Cobot market set for double-digit annual growth rates
The pandemic has encouraged more companies to try a cobot as a solution to virus-related disruption, on-going labor shortages and more.
The COVID-19 pandemic has had a marked effect on manufacturing in many ways. Collaborative robots (cobots) are not immune. Insights are provided on the pandemic’s effect and the future for cobots, which is looking bright overall.
What impact has the pandemic had on demand for cobots?
It’s had a positive impact… if we can talk about ‘positives’ coming from the virus. It’s true 2020 was the first ever year of negative growth for the cobot market, but 2021 saw a sharp recovery. And our forecasts for the medium-term are better than we had previously predicted. We now calculate the average RoI on a cobot is just two to three years, down from five years.
There are several reasons for this recovery. The first is that the pandemic has encouraged more companies to try automation as a solution to virus-related disruption. And now, as we come out of COVID, we have on-going labor shortages. Even emerging economies such as China and Mexico are feeling the pinch of rising labor costs.
The growing number of real-world examples has played its part too. When one company invests in cobots, and the solution is seen to work, competitors follow suit. Many pioneering companies have already deployed cobots, and now there’s a ripple effect.
And finally, the pandemic hasn’t exactly gone away. So there’s uncertainty. 2022 has seen new waves across the globe. People don’t know if it will come back again. So cobots are being used as a form of future-proofing. In this respect, COVID is not just a short-term driver. It’s a medium and even long-term one as well.
So what’s the long-term outlook for the cobot market?
Up to 2025 and 2026 the outlook for cobots remains strong. Our final numbers are about to be released and it’s clearly looking like a larger market in the medium-term than we had previously forecast. One interesting thing to be aware of, and what sets them apart from industrial robots, is that cobots have broken out of manufacturing and into the wider service sector. For this reason, the cobot market will start to be more closely related to the performance of the wider macro economy.
What’s the single most interesting thing you’ve learned about cobots in your research?
It’s hard to pick one thing, but one interesting element is to do with the market – specifically the supply side. As with all industries, soaring raw material and energy prices are having a big impact on cobots. And components such as semiconductors are in short supply. Then, to cap it all, there’s the issue of shipping delays and associated astronomical freight costs. Good supply and delivery times are critical problems for robot vendors. Demand in 2022 is no problem. But the open question is, how long can supply continue to meet that demand.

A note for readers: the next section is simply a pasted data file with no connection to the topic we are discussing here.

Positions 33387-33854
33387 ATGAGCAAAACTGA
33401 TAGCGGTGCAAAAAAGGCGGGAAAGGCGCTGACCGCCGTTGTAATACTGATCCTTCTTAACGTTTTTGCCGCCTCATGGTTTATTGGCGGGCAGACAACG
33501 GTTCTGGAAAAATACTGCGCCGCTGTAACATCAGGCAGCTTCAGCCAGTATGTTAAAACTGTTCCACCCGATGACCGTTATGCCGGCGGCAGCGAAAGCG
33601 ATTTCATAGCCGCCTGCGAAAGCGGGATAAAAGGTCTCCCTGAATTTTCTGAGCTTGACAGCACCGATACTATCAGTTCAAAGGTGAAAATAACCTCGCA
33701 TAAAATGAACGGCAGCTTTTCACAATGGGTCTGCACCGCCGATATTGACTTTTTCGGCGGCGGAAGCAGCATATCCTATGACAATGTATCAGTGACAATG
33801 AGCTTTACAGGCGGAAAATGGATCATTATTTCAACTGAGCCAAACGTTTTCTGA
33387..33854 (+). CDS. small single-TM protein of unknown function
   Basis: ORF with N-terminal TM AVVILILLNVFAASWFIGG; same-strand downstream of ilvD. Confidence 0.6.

Which part of the cobot market is most exciting right now?
We now forecast cobot market growth of up to 20% and even as much as 30% annually. That’s pretty exciting. But beyond that, I think what’s exciting is how well-educated about cobots the market now is. Three years ago that wasn’t the case, but cobot companies have very successfully changed this. It’s similar to the conversation surrounding electric vehicles, where people are no longer asking ‘should I buy an EV?’ They’re asking ‘Which EV should I buy?’
From a market perspective, food & beverage is seeing strong cobot penetration globally. Cobots are attractive in food & bev because they are well suited to relevant applications, such as pick & place or packaging. Additionally, cobots can handle larger payloads, making them competitive in the warehouse and logistics sectors. Semiconductor manufacturing is a really strong growth area too, and then there are the service industries – hotels, for example, and hospitals, where cobots are increasingly used in innovative applications such as taking patient temperatures.
But are cobots going to steal our jobs?
No. Cobots aren’t taking jobs, they are filling gaps in the labor market created by the labor shortage. Cobots can’t normally operate without human workers anyway – that’s why they are known as collaborative robots. And they are and will be used to augment the output of existing workers as a solution to not being able to hire people due to the labor shortage, rather than to replace people.